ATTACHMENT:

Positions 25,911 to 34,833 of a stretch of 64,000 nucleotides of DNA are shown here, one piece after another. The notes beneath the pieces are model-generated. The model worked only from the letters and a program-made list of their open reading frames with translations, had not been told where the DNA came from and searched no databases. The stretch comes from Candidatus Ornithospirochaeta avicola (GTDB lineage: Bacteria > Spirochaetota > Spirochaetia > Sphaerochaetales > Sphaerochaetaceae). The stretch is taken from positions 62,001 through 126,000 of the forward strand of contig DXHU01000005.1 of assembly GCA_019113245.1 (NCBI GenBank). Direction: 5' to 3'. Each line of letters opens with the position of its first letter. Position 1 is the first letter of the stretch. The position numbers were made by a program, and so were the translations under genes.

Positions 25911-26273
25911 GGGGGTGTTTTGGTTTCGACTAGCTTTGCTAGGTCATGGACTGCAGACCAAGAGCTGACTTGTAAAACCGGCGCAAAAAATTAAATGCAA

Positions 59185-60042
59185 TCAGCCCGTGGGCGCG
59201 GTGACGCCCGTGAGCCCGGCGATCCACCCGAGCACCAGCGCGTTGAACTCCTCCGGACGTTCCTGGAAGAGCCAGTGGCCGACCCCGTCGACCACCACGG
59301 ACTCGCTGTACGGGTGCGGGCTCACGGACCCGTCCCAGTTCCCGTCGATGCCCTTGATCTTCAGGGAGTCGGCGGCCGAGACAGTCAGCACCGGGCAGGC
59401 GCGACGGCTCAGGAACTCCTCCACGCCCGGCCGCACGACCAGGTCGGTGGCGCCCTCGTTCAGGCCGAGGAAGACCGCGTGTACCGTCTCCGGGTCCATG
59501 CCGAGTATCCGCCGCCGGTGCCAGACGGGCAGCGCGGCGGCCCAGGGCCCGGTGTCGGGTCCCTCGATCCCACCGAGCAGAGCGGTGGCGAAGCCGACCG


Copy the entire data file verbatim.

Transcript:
Positions 25,911 to 34,833 of a stretch of 64,000 nucleotides of DNA are shown here, one piece after another. The notes beneath the pieces are model-generated. The model worked only from the letters and a program-made list of their open reading frames with translations, had not been told where the DNA came from and searched no databases. The stretch comes from Candidatus Ornithospirochaeta avicola (GTDB lineage: Bacteria > Spirochaetota > Spirochaetia > Sphaerochaetales > Sphaerochaetaceae). The stretch is taken from positions 62,001 through 126,000 of the forward strand of contig DXHU01000005.1 of assembly GCA_019113245.1 (NCBI GenBank). Direction: 5' to 3'. Each line of letters opens with the position of its first letter. Position 1 is the first letter of the stretch. The position numbers were made by a program, and so were the translations under genes.

Positions 25911-26273
25911 GGGGGTGTTTTGGTTTCGACTAGCTTTGCTAGGTCATGGACTGCAGACCAAGAGCTGACTTGTAAAACCGGCGCAAAAAATTAAATGCAA

Positions 59185-60042
59185 TCAGCCCGTGGGCGCG
59201 GTGACGCCCGTGAGCCCGGCGATCCACCCGAGCACCAGCGCGTTGAACTCCTCCGGACGTTCCTGGAAGAGCCAGTGGCCGACCCCGTCGACCACCACGG
59301 ACTCGCTGTACGGGTGCGGGCTCACGGACCCGTCCCAGTTCCCGTCGATGCCCTTGATCTTCAGGGAGTCGGCGGCCGAGACAGTCAGCACCGGGCAGGC
59401 GCGACGGCTCAGGAACTCCTCCACGCCCGGCCGCACGACCAGGTCGGTGGCGCCCTCGTTCAGGCCGAGGAAGACCGCGTGTACCGTCTCCGGGTCCATG
59501 CCGAGTATCCGCCGCCGGTGCCAGACGGGCAGCGCGGCGGCCCAGGGCCCGGTGTCGGGTCCCTCGATCCCACCGAGCAGAGCGGTGGCGAAGCCGACCG